Redis uses a master-slave model for its replication strategy. By default, all data written to the master will be asynchronously replicated to any connected slaves.
When setting up replication, you typically begin by configuring one or more slave instances to connect to a master instance. This is done using the
Once this command is issued, the slave will start replicating data from the master. If the dataset is large, it may take some time for the initial synchronization to complete.
The real charm of Redis' replication strategy comes with its ability to handle network splits and automatic failover. When a master goes down, one of the slaves can be promoted to become the new master, ensuring that your service remains available even if the original master fails.
Redis Sentinel is a system designed by the Redis team for managing these automatic failovers. It monitors your master and slave instances, providing automated failover if the master becomes unreachable.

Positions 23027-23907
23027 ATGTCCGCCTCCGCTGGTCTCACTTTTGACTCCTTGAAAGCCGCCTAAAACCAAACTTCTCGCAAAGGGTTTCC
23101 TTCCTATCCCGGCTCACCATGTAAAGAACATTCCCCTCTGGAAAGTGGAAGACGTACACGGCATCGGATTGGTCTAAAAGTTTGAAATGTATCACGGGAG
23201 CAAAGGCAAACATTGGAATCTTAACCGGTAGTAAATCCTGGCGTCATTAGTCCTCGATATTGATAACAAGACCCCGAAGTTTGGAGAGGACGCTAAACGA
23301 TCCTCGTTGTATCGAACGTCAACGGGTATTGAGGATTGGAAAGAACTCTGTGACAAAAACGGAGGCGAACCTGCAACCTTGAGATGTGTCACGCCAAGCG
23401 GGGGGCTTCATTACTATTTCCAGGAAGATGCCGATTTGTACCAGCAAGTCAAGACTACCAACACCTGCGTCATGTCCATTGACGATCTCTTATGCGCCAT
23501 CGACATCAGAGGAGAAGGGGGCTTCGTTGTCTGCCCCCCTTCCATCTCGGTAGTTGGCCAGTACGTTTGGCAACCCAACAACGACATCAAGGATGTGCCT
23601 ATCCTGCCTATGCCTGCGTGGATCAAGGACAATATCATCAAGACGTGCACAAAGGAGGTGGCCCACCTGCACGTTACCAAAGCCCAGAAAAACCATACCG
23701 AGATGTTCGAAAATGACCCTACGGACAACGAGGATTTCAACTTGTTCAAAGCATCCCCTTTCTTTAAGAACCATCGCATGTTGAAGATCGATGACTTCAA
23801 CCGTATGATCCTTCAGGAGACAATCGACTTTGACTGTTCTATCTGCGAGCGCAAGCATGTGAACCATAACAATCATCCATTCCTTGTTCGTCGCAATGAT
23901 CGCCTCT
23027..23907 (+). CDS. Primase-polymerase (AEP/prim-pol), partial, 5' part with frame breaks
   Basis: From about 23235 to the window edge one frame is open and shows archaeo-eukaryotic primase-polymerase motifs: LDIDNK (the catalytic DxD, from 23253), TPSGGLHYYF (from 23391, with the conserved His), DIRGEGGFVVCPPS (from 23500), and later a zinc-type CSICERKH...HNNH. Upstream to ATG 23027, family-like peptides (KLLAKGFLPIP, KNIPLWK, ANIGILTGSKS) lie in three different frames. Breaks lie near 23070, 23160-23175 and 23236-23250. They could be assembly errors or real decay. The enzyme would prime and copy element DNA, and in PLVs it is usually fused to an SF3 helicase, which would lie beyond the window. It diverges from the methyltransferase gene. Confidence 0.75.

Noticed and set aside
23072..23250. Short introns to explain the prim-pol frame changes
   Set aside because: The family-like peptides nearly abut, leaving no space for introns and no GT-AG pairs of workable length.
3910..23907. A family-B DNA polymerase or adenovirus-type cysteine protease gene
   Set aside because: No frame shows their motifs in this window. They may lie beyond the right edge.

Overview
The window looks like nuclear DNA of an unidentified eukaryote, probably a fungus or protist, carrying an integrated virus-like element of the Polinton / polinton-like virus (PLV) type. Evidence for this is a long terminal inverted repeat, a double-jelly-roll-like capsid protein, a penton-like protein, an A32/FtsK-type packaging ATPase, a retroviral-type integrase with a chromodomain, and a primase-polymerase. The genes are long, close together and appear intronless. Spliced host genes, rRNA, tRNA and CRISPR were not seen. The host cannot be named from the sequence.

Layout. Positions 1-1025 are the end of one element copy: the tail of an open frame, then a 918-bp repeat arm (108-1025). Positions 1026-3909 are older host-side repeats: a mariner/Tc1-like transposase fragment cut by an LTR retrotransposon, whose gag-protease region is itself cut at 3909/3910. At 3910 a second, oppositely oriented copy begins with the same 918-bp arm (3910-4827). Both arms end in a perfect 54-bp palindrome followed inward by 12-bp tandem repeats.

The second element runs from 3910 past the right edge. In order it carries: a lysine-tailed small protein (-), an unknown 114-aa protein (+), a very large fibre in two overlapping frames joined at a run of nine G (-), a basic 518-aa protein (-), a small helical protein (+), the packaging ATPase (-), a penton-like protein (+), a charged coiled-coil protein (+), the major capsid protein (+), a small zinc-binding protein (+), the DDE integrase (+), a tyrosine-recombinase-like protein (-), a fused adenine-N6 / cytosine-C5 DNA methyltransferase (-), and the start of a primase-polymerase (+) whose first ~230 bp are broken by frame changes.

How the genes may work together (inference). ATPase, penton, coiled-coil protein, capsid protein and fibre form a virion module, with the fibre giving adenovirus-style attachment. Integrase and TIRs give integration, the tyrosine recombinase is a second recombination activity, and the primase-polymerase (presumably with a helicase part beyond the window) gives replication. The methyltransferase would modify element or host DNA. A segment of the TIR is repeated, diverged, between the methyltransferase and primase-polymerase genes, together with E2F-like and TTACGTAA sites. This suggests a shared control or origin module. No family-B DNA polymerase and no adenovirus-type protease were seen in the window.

With Redis Cluster, both read and write operations can be distributed among multiple nodes, which allows for automatic partitioning across several Redis nodes. Thus, it offers another level of replication strategy where the data is automatically partitioned across multiple nodes and also provides some degree of availability during network partitions.
It's notable to mention that while replication provides a level of redundancy, it should not be relied upon as a sole means of data persistence - instead, it should be used in conjunction with other methods like Redis persistence (RDB or AOF), especially for critical data.